Here's a sobering thought for about 300 million Windows users worldwide: If you aren't running Windows XP, you're going to be out of luck when it comes to getting the most recent security updates and patches. That news comes courtesy of Microsoft, which revealed this week that it will deliver new security features, such as the Microsoft Internet Explorer (IE) improvements in XP Service Pack 2 (SP2), only to XP users. Microsoft says that about 300 million people use XP, and that those users make up about half of the overall Windows user base.
  
Although I reported earlier that Microsoft doesn't plan to support XP SP2 improvements for Windows 2000 users, the company verified this week that it also won't support other older Windows versions with those fixes. "We do not have plans to deliver Windows XP SP2 enhancements for Windows 2000 or other older versions of Windows," the company said in a statement issued yesterday. "The most secure version of Windows today is Windows XP with SP2. We recommend that customers upgrade to XP and SP2 as quickly as possible."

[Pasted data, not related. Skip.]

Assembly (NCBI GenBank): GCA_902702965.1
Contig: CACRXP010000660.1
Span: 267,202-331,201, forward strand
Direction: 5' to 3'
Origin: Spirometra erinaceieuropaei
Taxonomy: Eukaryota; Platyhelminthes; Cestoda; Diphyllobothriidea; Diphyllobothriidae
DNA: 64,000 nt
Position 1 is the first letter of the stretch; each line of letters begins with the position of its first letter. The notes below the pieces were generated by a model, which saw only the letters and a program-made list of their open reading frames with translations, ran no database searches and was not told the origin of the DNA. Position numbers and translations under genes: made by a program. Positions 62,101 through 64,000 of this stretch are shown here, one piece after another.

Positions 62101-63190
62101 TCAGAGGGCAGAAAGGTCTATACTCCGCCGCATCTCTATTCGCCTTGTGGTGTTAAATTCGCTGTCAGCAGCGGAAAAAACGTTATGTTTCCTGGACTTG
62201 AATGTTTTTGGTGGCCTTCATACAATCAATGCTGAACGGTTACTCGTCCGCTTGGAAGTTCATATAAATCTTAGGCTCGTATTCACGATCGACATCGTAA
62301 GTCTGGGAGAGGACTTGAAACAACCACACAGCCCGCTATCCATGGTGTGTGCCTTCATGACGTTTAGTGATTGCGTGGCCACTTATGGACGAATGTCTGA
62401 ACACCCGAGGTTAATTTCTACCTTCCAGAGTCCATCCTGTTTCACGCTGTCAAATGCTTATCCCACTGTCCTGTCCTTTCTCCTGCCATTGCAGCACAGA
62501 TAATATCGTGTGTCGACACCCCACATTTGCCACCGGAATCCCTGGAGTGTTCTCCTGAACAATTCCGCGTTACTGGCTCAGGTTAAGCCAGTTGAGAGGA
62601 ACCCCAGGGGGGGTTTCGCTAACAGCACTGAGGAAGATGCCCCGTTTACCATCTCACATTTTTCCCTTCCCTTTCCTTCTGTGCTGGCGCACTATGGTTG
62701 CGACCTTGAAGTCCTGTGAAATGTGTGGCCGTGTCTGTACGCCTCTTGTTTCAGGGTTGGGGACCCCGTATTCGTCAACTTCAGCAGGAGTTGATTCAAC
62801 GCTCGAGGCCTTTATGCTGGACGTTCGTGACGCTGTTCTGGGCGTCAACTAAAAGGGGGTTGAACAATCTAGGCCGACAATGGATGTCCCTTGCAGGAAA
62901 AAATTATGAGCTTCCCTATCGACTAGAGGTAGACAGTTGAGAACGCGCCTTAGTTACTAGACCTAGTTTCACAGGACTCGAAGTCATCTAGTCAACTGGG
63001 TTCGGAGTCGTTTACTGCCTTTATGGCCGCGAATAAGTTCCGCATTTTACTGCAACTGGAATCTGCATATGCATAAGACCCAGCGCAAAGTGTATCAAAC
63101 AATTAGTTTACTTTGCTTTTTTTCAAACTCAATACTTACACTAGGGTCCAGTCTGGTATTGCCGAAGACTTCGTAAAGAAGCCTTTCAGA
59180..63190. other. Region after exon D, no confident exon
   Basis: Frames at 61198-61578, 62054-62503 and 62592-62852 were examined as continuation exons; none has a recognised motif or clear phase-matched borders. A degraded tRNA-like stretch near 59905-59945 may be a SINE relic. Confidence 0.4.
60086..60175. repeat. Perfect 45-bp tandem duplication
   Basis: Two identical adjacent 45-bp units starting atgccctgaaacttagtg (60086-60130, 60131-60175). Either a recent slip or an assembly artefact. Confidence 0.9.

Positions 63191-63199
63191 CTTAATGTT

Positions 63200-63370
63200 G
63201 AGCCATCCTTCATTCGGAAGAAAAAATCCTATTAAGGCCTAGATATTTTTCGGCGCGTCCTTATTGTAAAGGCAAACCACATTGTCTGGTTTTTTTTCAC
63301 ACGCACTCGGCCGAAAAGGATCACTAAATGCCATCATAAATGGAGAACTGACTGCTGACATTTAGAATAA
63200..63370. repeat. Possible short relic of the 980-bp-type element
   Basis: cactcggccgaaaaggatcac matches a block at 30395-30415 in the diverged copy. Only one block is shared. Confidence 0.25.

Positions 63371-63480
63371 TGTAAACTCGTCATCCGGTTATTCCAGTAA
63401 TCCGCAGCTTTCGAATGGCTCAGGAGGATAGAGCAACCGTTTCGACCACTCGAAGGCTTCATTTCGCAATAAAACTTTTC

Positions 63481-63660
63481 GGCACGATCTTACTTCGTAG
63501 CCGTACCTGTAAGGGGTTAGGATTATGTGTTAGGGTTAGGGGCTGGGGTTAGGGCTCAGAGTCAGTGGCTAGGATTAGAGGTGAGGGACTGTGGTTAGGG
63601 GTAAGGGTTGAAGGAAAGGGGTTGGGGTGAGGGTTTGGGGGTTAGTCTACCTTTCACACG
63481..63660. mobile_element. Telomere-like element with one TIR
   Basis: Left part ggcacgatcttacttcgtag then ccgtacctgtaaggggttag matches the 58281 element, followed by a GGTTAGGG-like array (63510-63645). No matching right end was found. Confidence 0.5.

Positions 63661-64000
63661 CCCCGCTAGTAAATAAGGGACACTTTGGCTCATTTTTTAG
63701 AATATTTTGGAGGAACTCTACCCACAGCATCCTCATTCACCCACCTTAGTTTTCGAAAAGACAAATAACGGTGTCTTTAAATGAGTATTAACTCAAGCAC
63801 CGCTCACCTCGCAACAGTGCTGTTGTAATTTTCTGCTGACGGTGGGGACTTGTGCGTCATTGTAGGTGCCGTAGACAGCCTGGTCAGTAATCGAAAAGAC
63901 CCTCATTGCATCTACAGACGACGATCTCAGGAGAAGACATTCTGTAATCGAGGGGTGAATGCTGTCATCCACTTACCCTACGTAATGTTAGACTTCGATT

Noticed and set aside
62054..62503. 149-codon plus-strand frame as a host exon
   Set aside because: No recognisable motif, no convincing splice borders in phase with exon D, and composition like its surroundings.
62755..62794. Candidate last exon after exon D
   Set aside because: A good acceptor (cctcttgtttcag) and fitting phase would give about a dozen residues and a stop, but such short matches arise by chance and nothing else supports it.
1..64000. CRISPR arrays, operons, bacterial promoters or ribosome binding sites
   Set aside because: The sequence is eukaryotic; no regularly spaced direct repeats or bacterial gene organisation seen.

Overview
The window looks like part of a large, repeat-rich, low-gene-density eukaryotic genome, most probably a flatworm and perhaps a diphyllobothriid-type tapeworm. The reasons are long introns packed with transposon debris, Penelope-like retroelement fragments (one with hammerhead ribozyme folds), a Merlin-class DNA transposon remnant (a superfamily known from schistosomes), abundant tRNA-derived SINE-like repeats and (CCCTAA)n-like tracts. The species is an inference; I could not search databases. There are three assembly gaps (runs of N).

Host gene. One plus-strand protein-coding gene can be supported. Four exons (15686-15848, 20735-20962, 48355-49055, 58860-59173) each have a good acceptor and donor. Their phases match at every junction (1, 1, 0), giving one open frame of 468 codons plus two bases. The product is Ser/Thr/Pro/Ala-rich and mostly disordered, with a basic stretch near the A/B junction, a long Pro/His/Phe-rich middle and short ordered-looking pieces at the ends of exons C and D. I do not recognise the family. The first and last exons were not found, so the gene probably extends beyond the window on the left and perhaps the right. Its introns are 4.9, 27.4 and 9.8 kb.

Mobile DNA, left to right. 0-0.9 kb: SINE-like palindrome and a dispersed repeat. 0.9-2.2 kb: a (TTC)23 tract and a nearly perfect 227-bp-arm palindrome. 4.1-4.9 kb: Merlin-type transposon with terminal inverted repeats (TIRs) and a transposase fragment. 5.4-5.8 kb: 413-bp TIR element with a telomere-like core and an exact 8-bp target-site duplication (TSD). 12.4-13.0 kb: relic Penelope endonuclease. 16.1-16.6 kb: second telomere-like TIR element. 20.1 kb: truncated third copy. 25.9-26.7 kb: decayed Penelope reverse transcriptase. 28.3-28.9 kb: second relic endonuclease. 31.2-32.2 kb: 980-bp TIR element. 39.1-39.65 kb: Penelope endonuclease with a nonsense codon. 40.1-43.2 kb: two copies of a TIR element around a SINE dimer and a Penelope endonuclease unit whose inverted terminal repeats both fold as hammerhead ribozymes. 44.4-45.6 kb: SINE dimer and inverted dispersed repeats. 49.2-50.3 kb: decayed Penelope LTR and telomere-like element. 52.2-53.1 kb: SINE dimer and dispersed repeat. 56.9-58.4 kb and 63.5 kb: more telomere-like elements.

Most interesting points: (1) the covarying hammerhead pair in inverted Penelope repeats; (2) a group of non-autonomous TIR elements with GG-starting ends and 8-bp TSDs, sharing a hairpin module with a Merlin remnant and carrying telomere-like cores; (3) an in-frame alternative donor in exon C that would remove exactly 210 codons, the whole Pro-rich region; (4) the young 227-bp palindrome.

In the past, the company hedged when confronted with the possibility that it would sell only the security that's in newer Windows versions, but this statement seems to firmly establish that practice as the norm. And although this scheme might be a valid way to increase revenue, no one knows how customers who are otherwise pleased with their current versions of Windows will react to having to upgrade to XP to get the most recent security patches. We're aren't quite 3 years into XP's active lifetime, and its successor, codenamed Longhorn, isn't expected until mid-2006, almost 2 years from now. Chances are good that many of the 300 million people who aren't yet running XP will do so by the time Longhorn ships.
  
Also, recent news about the revival of Microsoft's IE team led some people to believe that the company would eventually release more standalone versions of the browser, which would theoretically run on non-XP Windows versions and would offer newer security features. Microsoft quashed that possibility this week, however. "IE has been a part of the operating system since its release," a Microsoft representative said. "IE is a feature of Windows." When ZDNet asked Microsoft about the company's pledge to keep IE as a free, standalone product, the representative referred to those plans as "ancient history." Nice.